Director's Corner

12 April 2007

Barry Barish

Organising the GDE for the ILC engineering design phase

The next big milestone for the GDE is to develop an engineering design and document it in an Engineering Design Report (EDR). The Reference Design we have developed over the past year is a complete description of the ILC, but without much of the detailed engineering needed to make a full-fledged funding proposal. We expect the next phase will take about three years and will include detailed and reliable costing, as well as critical R&D results and demonstrations that are needed to support the proposal. We have been discussing and planning for this next phase for some time. In order to develop a concrete plan, I recently appointed an EDR Planning Task Force, under the leadership of Marc Ross, to analyse specific organisational models and structures.

Marc Ross (Fermilab), who is leading the task force on EDR Plannings
Brian Foster (Oxford), who led the EC study producing the general principles for organising the ILC Engineering Design Phase

We began to prepare for the EDR phase late last summer. From the beginning, we recognised the importance of careful planning and placed this subject as a regular agenda item for our weekly GDE Executive Committee (EC) meetings. Our continuing dialogue was led by Brian Foster (Oxford), who also did considerable homework on how other large projects have approached this problem. We developed our ideas and shared and discussed them with other GDE members at our workshop in Valencia last November, and then in a more mature form in Beijing in February. A short white paper was presented to the International Linear Collider Steering Committee (ILCSC) following that meeting. A key conclusion was that the next phase should incorporate what will be needed to accomplish the engineering design by evolution, not revolution of the present GDE organisation. The paper recognised that substantial reform of its membership and structure will be required though.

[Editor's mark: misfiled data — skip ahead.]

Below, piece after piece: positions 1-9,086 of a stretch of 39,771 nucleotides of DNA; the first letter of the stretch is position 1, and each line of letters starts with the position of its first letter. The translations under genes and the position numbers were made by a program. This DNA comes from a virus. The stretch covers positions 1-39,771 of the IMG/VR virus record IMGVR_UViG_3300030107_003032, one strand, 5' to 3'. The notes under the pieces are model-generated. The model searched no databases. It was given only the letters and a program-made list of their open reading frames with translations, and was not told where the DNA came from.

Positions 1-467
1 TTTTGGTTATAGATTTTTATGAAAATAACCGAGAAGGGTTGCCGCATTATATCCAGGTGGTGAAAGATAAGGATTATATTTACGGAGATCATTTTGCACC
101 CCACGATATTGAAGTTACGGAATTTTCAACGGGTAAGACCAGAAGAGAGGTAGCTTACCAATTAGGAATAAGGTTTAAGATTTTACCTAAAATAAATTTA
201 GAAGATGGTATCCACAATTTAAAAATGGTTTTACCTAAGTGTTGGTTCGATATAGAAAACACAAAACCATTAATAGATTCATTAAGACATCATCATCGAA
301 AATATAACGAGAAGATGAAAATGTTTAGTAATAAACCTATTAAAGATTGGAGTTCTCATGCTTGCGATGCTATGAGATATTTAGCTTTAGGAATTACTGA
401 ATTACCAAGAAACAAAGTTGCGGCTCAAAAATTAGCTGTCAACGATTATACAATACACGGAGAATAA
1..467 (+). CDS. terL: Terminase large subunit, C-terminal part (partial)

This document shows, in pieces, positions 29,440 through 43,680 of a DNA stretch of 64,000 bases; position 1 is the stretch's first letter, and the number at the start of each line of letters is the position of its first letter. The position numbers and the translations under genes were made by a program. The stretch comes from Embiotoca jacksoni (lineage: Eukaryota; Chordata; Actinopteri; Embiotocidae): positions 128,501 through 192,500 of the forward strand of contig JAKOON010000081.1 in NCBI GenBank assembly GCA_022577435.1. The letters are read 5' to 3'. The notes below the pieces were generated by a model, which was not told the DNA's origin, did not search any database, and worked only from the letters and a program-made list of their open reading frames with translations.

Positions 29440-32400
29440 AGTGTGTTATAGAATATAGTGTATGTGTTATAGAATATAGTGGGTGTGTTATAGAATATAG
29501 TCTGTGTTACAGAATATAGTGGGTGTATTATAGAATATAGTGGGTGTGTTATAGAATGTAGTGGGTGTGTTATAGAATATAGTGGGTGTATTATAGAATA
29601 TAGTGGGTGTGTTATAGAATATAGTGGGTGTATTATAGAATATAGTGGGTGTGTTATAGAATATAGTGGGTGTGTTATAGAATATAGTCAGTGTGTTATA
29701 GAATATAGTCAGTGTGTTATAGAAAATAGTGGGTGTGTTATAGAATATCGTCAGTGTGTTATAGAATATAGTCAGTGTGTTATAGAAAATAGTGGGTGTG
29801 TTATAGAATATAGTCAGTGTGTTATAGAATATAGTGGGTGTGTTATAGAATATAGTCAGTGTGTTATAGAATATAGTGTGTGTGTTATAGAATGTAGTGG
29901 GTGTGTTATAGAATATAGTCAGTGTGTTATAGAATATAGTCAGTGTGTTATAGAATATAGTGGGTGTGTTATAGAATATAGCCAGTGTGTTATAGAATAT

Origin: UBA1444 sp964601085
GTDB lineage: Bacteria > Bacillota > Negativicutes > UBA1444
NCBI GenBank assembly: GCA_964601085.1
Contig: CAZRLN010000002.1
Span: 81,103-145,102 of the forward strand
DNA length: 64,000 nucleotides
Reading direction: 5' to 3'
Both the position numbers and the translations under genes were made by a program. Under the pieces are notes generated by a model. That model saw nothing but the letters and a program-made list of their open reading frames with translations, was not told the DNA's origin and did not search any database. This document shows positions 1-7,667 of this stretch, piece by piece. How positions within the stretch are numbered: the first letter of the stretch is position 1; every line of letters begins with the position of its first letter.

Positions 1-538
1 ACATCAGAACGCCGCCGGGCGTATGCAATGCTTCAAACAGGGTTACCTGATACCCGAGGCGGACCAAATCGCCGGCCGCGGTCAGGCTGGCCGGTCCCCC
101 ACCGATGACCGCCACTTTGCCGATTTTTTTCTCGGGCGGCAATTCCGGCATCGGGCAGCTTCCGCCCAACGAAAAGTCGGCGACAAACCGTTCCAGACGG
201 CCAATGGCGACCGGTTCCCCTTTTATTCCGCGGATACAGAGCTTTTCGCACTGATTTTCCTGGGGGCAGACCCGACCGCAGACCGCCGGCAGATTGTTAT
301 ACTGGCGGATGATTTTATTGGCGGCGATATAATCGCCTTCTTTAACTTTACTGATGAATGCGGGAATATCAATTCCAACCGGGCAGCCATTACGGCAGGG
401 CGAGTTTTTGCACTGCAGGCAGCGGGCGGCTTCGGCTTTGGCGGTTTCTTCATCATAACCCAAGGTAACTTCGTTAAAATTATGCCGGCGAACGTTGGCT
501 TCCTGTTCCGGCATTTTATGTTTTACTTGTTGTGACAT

Perhaps the most important conclusion from the EC discussions was to establish a more traditional project management structure within the GDE -- one that will give the project manager sufficient authority to manage the EDR phase. We are working toward creating a Project Management office, and I will report on that subject soon. The other key recommendation was that we employ a work package structure for organising and dividing up both the engineering design and R&D efforts, defining deliverables, reporting and accountability.

The EDR Planning Task Force has been created to help us develop a detailed plan for organising the Work Breakdown Structure (WBS) and, in fact, the detailed work packages we will need to do the work toward the EDR. The work of this task force should enable the new project management to become operational in a timely manner and with well thought out organisational structures. Marc Ross and colleagues are scheduling a weekly teleconference, planning face-to-face meetings with key groups and generally being broadly interactive within the GDE. The LCWS meeting in DESY will provide a milestone in this planning process where the task force will report its findings, as well as a forum to carry out broad discussions within the GDE community.

The EDR Planning Task Force consists of M. Ross (chair), H. Hayano, R. Kephart, L. Lilje, K. Oide, E. Paterson, N. Toge, A. Wolski. The members of the GDE Executive Committee will serve as ex-officio members. The group is getting off to a quick start and is already busily interpreting the charge, working to define the EDR and its timescales, and how should they organise their work. This summer, we will present the final ILC Reference Design to FALC and ILCSC/ICFA. At the same meetings, we will present our plan for the EDR and associated global R&D plan. By next autumn, we hope to be well underway on the next phase of our great adventure!

-- Barry Barish